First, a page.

The second option on the main screen is “Make me do $**!,” which is where the pranks live, as well as party and night mode. Party mode is easy enough to explain: He just becomes more responsive to movement and noise, so he’s a lot more fun to pass around among your friends (if we ever start having gatherings again, that is). Night mode is meant to be placed on a pillow next to you as you sleep, though I don’t know why you would do this, unless you’re that in need of companionship. At least he doesn’t shed (or worse) all over your bed sheets. 

Then there’s prank mode. You can put the head inside a bag and he’ll scream to be let out. Or put him in the bathroom and when someone opens the door… all hell breaks loose. This is where the sensors are really put to work, as Deadpool is prompted by changes in light and movement. The latter sensor works just fine; I tried the bathroom prank and upon entering the room I was greeted with fart jokes and screams for privacy. 

The fridge joke is a little less successful, since it really depends on the light sensor, which doesn’t seem to work that good. Even though the light definitely went off when I closed the fridge and turned back on when I opened it up, Deadpool didn’t react until I moved around a lot. No one moves all that much when they’re just looking for a carton of milk. That delayed reaction really ruins the prank. I had originally dreamed of leaving this thing in my parents’ fridge the next time I visited them, but now it’s more likely to annoy than scare. (And mind you, my 65-year-old mother likes Deadpool.)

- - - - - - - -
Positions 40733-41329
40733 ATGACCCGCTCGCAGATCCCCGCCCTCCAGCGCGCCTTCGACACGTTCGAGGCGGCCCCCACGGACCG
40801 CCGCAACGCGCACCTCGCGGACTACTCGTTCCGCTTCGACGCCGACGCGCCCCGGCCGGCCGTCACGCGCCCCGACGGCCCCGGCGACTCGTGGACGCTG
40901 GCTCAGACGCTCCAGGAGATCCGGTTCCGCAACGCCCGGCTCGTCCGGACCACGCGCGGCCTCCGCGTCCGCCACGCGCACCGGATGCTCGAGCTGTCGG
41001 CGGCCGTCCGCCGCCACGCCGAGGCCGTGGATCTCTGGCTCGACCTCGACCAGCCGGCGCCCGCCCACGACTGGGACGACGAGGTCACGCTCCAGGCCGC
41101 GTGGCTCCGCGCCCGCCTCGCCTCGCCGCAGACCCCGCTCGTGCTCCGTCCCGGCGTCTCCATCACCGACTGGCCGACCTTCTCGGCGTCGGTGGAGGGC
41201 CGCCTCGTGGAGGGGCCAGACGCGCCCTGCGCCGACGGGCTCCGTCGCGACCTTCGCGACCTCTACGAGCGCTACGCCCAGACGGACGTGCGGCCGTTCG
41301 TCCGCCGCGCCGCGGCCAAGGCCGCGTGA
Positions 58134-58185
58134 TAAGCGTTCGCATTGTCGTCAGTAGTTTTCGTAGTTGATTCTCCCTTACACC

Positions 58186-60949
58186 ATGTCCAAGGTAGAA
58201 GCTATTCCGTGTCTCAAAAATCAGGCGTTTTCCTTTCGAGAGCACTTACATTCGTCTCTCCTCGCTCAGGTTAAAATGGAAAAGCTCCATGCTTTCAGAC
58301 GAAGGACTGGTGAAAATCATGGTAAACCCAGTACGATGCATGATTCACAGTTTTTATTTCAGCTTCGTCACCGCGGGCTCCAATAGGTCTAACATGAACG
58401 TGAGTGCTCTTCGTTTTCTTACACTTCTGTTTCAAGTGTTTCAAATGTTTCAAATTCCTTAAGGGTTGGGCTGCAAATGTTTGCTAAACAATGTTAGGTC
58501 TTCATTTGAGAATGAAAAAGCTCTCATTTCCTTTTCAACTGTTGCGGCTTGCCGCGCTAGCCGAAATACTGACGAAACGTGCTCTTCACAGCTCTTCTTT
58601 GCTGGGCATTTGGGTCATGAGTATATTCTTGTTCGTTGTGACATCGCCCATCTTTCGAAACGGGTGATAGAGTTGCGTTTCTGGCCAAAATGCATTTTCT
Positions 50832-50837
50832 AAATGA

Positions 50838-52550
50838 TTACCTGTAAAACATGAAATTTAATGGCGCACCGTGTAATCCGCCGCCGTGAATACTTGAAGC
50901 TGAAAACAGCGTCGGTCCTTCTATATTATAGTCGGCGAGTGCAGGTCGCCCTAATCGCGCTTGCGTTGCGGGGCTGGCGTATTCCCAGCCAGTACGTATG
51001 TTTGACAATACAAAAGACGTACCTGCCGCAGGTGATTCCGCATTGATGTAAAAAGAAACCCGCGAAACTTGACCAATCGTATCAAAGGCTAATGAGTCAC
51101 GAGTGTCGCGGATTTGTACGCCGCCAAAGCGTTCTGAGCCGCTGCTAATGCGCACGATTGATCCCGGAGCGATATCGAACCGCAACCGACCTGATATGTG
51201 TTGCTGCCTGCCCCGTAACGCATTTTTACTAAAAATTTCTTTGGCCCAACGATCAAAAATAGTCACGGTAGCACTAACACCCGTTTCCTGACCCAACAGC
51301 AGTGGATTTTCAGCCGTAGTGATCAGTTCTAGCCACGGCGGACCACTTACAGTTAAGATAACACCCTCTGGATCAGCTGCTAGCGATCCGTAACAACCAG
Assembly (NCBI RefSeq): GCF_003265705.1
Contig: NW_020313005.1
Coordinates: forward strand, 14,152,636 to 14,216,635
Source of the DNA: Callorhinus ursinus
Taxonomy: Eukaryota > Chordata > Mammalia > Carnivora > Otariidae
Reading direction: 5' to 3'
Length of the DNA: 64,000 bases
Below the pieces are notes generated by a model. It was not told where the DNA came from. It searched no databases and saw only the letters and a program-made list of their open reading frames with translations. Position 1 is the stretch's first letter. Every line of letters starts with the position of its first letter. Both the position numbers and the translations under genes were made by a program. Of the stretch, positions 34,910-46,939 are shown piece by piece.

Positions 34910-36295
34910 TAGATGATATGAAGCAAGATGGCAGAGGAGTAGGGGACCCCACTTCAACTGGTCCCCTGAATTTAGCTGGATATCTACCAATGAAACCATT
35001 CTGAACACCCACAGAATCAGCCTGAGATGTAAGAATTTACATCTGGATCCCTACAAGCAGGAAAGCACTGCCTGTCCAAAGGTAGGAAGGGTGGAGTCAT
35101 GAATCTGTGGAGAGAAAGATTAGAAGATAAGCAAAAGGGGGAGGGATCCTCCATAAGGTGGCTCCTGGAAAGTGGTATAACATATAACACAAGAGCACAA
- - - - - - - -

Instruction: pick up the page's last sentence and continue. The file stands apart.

Which is the real question about this toy: At what point does it stop being entertaining and just become annoying? He’s sitting on my couch staring at me right now. OK, no he isn’t because I just stopped typing to move him to the table and facing the wall. I could see a house full of people getting their money’s worth out of playing pranks on each other, and he would certainly be a great conversation piece at parties. But I live by myself, and we aren’t exactly having parties right now, are we? If anything, the severed head of Deadpool has just reminded me that I’m a little lacking for company right now. And tacos. I could really use a taco right now.